Found 513 article(s) for author 'Fiscal Policy'

Effects of Austerity: Expenditure- and Tax-based Approaches

Effects of Austerity: Expenditure- and Tax-based Approaches. Alberto Alesina, Spring 2019, Paper, “Sometimes governments need to reduce their budget deficits aggressively. These policies are labeled “austerity.” Almost always austerity is needed because excessive debt has been accumulated, as a result of policy mistakes and political distortions (Alesina and Passalacqua 2016; Yared, in this issue). The austerity policies embraced by several European countries starting in 2010 have generated an extraordinarily harsh policy debate. One side has argued that austerity is (almost) always a bad idea. From this perspective, even European countries that were experiencing serious difficulties in financial markets—either by being totally cut off from borrowing like Greece, or by paying high risk premia like Portugal, Spain, Ireland, and Italy—should have continued to stimulate their economies with high levels of government spending. Austerity, the argument continues, was self-defeating because the recessions it induced, or extended, only increased government debt as a ratio of GDP. Blanchard and Leigh (2014) argued that this round of austerity was particularly costly: in other words, fiscal multipliers were especially high. The other side argued that postponing austerity would have caused Effects.Link

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Evolution or Revolution? Rethinking Macroeconomic Policy after the Great Recession

Evolution or Revolution? Rethinking Macroeconomic Policy after the Great Recession. Lawrence Summers, 2019, Book, “Leading economists discuss post–financial crisis policy dilemmas, including the dangers of complacency in a period of relative stability. The Great Depression led to the Keynesian revolution and dramatic shifts in macroeconomic theory and macroeconomic policy. Similarly, the stagflation of the 1970s led to the adoption of the natural rate hypothesis and to a major reassessment of the role of macroeconomic policy. Should the financial crisis and the Great Recession lead to yet another major reassessment, to another intellectual revolution? Will it? If so, what form should it, or will it, take? These are the questions taken up in this book, in a series of contributions by policymakers and academics. The contributors discuss the complex role of the financial sector, the relative roles of monetary and fiscal policy, the limits of monetary policy to address financial stability, the need for fiscal policy to play a more active role in stabilization, and the relative roles of financial regulation and macroprudential tools. The general message is a warning against going back to precrisis ways—to narrow inflation targeting, little use of fiscal policy for stabilization, and insufficient financial regulation.Link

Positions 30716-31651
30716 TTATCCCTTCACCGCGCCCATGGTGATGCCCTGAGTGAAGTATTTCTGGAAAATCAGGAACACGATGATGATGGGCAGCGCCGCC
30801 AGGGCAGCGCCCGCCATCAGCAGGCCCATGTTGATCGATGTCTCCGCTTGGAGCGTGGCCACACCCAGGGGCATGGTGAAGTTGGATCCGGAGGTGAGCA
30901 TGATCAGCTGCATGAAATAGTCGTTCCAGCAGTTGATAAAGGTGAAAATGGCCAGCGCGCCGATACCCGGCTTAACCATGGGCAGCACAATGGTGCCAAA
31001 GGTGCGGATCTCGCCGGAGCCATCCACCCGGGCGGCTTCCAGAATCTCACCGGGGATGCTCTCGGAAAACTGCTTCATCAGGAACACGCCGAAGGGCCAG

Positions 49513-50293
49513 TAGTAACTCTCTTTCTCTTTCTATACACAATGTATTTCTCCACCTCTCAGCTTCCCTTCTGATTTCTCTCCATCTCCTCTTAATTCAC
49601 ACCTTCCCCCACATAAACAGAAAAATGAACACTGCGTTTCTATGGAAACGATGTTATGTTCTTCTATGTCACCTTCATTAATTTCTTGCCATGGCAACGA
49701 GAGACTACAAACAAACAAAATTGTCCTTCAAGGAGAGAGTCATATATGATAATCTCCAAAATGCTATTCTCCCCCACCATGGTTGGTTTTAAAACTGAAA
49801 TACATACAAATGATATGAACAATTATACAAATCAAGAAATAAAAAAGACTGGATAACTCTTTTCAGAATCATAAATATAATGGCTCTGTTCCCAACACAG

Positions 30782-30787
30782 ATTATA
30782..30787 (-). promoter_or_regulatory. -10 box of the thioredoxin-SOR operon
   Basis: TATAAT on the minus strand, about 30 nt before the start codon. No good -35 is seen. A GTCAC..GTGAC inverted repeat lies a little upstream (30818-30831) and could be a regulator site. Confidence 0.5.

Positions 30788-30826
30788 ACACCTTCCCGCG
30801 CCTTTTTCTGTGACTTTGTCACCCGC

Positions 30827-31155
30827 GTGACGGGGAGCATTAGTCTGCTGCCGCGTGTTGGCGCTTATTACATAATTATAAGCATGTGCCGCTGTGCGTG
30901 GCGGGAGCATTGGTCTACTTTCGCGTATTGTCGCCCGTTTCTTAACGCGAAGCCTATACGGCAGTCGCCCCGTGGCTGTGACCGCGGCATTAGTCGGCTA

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On falling neutral real rates, fiscal policy, and the risk of secular stagnation

On falling neutral real rates, fiscal policy, and the risk of secular stagnation. Lawrence Summers, March 7, 2019, Paper, “This paper demonstrates that neutral real interest rates would have declined by far more than what has been observed in the industrial world and would in all likelihood be significantly negative but for offsetting fiscal policies over the last generation. We start by arguing that neutral real interest rates are best estimated for the block of all industrial economies given capital mobility between them and relatively limited fluctuations in their collective current account. We show, using standard econometric procedures and looking at direct market indicators of prospective real rates, that neutral real interest rates have declined by at least 300 basis points over the last generation. We argue that these secular movements are in larger part a reflection of changes in saving and investment propensities rather than the safety and liquidity properties of Treasury instruments.Link